Isolation is one of the most terrifying and fear-inducing concepts in the human experience, and has been a gothic literature go-to since the beginning of gothic literature. Isolation continues to be a strong-running theme in film and literature today, and Charlotte Bronte’s novel is no exception. Jane Eyre begins by establishing early the isolation of its main character, the young Jane Eyre, who is also the narrator. Jane is an orphan, (similar to Emily in The Mysteries of Udolpho) described throughout the novel as plain and physically unremarkable, with no commonalities in character or manner to the indifferent aunt and malicious cousins with whom she resides. Because of her lack of resources and bloodline with her aunt, she is treated as almost less than human. Her experience there can be summarized in the excerpt, “From every enjoyment I was, of course, excluded.” (p. 24) She is later discharged to a charity school for girls, a bleak and oppressive hall distant from established society, where she spends eight years of her adolescence essentially in confinement. Her only friend, Helen, dies of an illness exacerbated by the lack of resources and indifference that define this setting. The distinctive characteristics of this young heroine, however, begin to re-mold our perception of loss and isolation as she continues to grow in mind, body, and soul, and chooses to spend her next couple of years remaining at the school, in order to improve its circumstances through teaching. The reader is later prompted to reflect on this concept again, through the eyes of Mr. Rochester as he remarks, “Eight years! You must be tenacious of life. I thought half the time in such a place would have done up any constitution!” (p. 128) In fact, it is the tenacity of Jane’s character that perpetuates this theme throughout the plot, as is Bronte’s unique gothic design. Jane’s fortitude and confident nature could not be justified, in print or otherwise, without the struggle and acceptance of adversity and a uniquely unyielding disposition from childhood. It is therefore a seemingly natural union of Jane and isolation; of segregation and a remarkably strong (and sometimes odd) character, that mold the gothic concepts of the story. Jane’s own words depict this union in her ironic perception of her situation: “I stood lonely enough, but to that feeling of isolation I was accustomed: it did not oppress me much.” (p.66) and again, “The more solitary, the more friendless, the more unsustained I am, the more I will respect myself.” (p. 342) This progressive depiction of a confident, intelligent, creative, and level-headed woman was groundbreaking writing in comparison with previous gothic literature such as The Castle of Otronto, The Mysteries of Udolpho, and The Monk (and is still done too infrequently today.) Jane Eyre developed a mystery and mystery’s first heroine, all in one story.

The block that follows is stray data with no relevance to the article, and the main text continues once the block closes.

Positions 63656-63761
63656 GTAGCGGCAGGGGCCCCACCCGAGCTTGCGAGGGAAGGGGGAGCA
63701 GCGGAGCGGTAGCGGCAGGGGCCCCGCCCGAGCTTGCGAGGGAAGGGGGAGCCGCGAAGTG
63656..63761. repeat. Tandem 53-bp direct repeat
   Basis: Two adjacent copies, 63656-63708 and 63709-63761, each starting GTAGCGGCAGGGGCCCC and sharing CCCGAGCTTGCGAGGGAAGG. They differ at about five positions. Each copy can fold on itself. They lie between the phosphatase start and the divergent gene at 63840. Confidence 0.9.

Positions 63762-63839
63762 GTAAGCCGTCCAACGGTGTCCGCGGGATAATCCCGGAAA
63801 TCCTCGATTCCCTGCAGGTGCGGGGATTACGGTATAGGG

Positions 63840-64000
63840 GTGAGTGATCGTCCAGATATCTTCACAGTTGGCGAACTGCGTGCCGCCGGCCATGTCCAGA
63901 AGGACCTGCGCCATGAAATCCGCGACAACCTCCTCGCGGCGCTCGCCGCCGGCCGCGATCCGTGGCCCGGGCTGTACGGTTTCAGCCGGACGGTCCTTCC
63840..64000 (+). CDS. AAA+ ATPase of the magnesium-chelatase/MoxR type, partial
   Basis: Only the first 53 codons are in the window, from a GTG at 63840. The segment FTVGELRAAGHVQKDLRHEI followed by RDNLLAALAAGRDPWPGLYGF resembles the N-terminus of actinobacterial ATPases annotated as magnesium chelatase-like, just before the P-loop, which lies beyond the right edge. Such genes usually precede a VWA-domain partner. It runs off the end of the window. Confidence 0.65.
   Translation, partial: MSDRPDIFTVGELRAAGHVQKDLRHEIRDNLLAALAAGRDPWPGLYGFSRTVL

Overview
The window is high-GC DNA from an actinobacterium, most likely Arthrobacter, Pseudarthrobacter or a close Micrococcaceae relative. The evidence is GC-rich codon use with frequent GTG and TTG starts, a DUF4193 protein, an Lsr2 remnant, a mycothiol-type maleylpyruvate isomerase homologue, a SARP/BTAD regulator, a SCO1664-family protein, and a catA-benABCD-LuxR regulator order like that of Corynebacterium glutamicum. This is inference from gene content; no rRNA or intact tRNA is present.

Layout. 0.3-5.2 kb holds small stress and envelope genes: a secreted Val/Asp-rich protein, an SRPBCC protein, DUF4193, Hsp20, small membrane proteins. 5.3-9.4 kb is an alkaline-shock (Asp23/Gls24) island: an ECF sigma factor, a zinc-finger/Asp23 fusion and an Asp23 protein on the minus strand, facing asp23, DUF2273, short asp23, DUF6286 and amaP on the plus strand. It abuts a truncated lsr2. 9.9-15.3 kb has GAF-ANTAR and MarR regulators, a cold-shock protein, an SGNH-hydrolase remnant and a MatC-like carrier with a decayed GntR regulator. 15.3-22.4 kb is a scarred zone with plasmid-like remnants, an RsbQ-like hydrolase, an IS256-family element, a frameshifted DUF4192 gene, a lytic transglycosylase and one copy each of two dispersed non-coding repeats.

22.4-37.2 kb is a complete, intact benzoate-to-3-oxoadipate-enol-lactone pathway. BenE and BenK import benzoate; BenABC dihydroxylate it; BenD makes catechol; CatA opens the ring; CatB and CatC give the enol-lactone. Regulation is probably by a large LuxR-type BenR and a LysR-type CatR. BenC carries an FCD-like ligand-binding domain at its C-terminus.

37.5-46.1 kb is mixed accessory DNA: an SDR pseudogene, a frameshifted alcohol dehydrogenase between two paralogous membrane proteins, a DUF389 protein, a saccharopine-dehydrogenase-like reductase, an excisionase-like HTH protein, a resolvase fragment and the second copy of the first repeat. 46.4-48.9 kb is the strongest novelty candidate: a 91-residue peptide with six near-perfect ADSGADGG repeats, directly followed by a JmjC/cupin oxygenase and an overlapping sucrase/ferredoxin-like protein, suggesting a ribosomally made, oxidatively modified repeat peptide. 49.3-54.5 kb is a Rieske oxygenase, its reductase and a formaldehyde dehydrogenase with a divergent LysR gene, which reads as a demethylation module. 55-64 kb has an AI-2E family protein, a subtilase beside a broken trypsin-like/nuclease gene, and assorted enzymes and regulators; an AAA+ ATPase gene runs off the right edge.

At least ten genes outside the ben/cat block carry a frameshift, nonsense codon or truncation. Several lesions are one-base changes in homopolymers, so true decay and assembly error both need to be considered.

Secondary to the chilling theme of isolation, the mysteries and unanswered questions of Jane Eyre create an eery climate in which the characters and plot continue to develop. Throughout Jane’s experiences, the reader gets the impression that the secondary characters know things that they are keeping from Jane. This can be seen in examples from Mrs. Fairfax in her multitude of ambiguous revelations about Mr. Rochester, including her description of his peculiar nature, “ -it is not easy to describe- nothing striking, but you feel it when he speaks to you: you cannot always be sure whether he is in jest or earnest, whether he is pleased or the contrary: you don’t thoroughly understand him, in short” (p. 110) and again in her warning to Jane about marrying him: “It is an old saying that ‘all that not gold that glitters’ and in this case I do fear there will be something found to be different to what either you or I expect.” (p. 285). Mrs. Fairfax’s position concerning the knowledge of Mr. Rochester’s insane wife, who is housed in secret at Thornfield Hall, is never directly revealed and therefore many more of her statements throughout the story can be interpreted with ominous double meanings. Staunchly on the knowingly deceptive side of the Bertha Mason story is Grace Poole, who’s character and position remain as haunting and mysterious as the sinister laugh that seems to follow her through Jane’s story. The laugh, the reader later realizes, is much more likely the laugh of a hidden lunatic than it is the drunken laugh of Grace Poole, though neither Grace, nor Mrs. Fairfax, nor any of the servants explain or even directly acknowledge this detail despite Jane’s acute awareness and curiosity of it. A sprinkling of other small mysterious events throughout the story, including the fire of Mr. Rochester’s bed curtains followed by the retention of Grace Poole, the torn wedding veil, Mr. Mason’s relevance and the circumstances of his attack, and the vaguely addressed explanation of Jane’s heritage, keep the plot exciting and puzzling until their reconciliations at the end. These events, however, were matched in weirdness by the mystery of the character and bizarre manners of Mr. Rochester throughout his entire revelation and his courtship with Jane. His continued reference to our dear heroine as an “otherwordly” entity, as he describes her as “elfish” (p. 133) “witch, sorceress” (p. 158) and “a dream or a shade” (p. 262) only adds to the mysterious nature of his affection and true opinion of her. It is up until the very realization that he is a married man that mystery continues to shroud his character, intentions, and the setting of Thornfield Hall.